Saturday, June 7, 2014

Do Americans Have a Sick, Twisted and Distorted View of Parenthood?

 


An Ohio father is in jail because his pregnant, unmarried daughter did not want to get an abortion. After the 17-year old told her parents she wanted to keep the baby, they both began beating her. (Her mother was not charged because the victim wanted her mother to be able to care for her two younger siblings.) Even if we disregard these people's murderous rage for  their grandchild we are forced to wonder what misguided instinct for self-preservation would lead two people to so resent their own daughter as to lash out against her for what is, after all, a natural response to her own pregnancy. They reacted to her crisis as if she were their property, a thing, whose future was to be decided as cold bloodedly as if she were a car with a faulty engine that needed to be taken to the mechanic for repairs.
         I guess if you assume that your children are your property, and that you can dispose of your property in any way you choose (as long as you can get away with it) that kind of behavior makes sense.  What you think is love for them is really more of a narcissistic possesiveness which makes you think they are no more than extensions of you and your ego, without wills and identities of their own. Their existence then serves mainly to reflect and embody your plans, dreams, tastes, and hopes. This is never present in your awareness but you regard it as your responsibility to ensure that they turn out "right", "right" being whatever reflects your own prejudices and aspirations, the ones you carry from your childhood and the ones you learned from society.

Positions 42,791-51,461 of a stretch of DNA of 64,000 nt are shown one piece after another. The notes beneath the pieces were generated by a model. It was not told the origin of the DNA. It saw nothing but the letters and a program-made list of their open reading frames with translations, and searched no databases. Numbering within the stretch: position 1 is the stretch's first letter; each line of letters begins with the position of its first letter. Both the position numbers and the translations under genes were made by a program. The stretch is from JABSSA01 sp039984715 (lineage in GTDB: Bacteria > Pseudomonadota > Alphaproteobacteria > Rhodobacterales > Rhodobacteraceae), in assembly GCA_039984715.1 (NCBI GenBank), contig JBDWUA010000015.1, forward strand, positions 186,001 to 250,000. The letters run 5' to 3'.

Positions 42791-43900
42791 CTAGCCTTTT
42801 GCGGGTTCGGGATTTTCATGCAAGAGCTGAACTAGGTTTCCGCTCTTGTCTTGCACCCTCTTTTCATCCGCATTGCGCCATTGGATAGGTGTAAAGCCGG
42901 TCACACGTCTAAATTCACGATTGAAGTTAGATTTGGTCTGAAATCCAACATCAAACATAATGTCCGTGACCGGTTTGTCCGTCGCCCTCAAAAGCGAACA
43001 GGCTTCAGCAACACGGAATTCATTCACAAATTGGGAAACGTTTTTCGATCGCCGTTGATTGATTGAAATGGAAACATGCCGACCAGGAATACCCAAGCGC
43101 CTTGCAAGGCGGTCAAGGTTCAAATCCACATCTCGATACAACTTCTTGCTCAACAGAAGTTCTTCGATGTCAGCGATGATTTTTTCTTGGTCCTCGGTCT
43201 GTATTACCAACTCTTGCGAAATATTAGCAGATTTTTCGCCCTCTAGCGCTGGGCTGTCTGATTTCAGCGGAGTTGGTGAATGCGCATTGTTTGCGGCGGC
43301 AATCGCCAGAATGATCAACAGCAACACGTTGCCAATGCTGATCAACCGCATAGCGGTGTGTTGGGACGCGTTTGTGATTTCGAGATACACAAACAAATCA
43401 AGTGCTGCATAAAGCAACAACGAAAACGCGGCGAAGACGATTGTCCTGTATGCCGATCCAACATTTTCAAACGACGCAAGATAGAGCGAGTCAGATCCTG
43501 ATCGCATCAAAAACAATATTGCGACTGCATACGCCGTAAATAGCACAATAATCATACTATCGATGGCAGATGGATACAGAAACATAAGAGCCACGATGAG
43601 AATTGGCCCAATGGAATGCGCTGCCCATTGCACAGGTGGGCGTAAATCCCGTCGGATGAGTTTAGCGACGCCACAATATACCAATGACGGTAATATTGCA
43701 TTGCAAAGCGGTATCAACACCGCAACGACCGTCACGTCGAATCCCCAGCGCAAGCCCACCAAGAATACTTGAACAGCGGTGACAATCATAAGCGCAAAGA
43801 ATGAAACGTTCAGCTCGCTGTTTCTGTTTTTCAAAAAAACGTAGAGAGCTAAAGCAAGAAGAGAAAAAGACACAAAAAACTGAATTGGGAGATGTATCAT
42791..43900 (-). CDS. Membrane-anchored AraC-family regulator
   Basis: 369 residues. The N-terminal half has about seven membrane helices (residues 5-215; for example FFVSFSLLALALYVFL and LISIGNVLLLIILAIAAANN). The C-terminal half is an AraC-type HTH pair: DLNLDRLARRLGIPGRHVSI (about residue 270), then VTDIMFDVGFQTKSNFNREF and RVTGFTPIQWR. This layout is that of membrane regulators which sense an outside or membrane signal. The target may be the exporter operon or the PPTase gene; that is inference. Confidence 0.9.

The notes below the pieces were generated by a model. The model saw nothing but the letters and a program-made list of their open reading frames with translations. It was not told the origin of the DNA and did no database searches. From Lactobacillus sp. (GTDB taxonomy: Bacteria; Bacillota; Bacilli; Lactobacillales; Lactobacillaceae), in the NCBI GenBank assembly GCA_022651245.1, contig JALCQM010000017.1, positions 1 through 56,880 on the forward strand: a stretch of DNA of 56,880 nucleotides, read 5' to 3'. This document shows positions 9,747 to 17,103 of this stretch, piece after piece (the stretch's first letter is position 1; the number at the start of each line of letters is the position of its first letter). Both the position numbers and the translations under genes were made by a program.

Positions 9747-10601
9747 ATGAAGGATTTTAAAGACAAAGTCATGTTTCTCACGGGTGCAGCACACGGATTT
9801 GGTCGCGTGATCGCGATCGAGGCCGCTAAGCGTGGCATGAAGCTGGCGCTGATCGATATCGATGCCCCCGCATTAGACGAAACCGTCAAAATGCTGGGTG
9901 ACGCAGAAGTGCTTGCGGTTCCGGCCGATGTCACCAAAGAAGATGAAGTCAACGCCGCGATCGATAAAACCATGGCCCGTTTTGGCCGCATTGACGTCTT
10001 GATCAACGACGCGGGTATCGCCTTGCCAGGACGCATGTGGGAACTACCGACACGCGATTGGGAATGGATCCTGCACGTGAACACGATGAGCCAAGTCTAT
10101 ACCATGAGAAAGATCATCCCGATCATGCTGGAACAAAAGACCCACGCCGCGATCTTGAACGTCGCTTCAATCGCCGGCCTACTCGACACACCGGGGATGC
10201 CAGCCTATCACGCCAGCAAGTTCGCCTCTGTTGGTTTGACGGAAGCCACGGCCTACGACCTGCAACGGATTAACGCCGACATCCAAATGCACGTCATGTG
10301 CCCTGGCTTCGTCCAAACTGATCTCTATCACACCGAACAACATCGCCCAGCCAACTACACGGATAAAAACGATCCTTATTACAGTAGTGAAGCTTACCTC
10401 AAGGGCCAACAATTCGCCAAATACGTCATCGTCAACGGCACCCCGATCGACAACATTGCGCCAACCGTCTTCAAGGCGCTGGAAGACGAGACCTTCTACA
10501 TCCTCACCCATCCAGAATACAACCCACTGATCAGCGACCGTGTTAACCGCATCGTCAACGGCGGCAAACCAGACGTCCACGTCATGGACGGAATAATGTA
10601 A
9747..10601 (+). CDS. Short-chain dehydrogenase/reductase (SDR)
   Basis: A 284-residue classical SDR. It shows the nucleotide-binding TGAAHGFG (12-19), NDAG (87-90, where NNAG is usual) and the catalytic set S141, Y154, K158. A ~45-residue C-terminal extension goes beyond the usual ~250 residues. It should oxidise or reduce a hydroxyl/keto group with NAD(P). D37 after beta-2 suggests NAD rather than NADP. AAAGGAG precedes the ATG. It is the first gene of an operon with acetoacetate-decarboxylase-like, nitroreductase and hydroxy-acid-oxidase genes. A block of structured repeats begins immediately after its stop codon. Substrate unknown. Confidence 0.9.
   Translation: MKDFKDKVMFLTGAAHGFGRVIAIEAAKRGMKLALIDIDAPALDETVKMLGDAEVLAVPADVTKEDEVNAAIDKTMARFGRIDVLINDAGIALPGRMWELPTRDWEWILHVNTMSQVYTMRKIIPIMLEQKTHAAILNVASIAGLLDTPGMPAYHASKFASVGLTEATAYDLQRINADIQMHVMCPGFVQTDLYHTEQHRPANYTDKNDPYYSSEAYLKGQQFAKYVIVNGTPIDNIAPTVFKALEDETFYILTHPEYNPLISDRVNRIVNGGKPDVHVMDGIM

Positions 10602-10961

I used to get very irritated at television commercials (usually "educational" public service announcements, which are the most banal expressions of our national values) showing a small child, usually a dark-skinned one (patronizing and banal) next to a large picture of a star, announcing that "you can be whatever you want to be!" Or the commercials with a very young child who announces she's (usually its a girl--more patronizing) going to be a doctor or an astronaut or president. The only requirement for these achievements is said to be not hard work, sacrifice, and exceptional talent, but one's imagination. If you can think it, then it can become a reality. Television commercials are not, hopefully, where most people learn life's lessons, but some people believe this stuff. I think if you go to public school--or even Catholic school--in America you absorb this claptrap through your skin. Public schools do not educate children, they mold them--and that is the intent going all the way back to John Dewey who said "The school is the embryo of the social comunity".  The community Dewey had in mind was a socialist utopia, and the schools were to be the means for implementing this aim.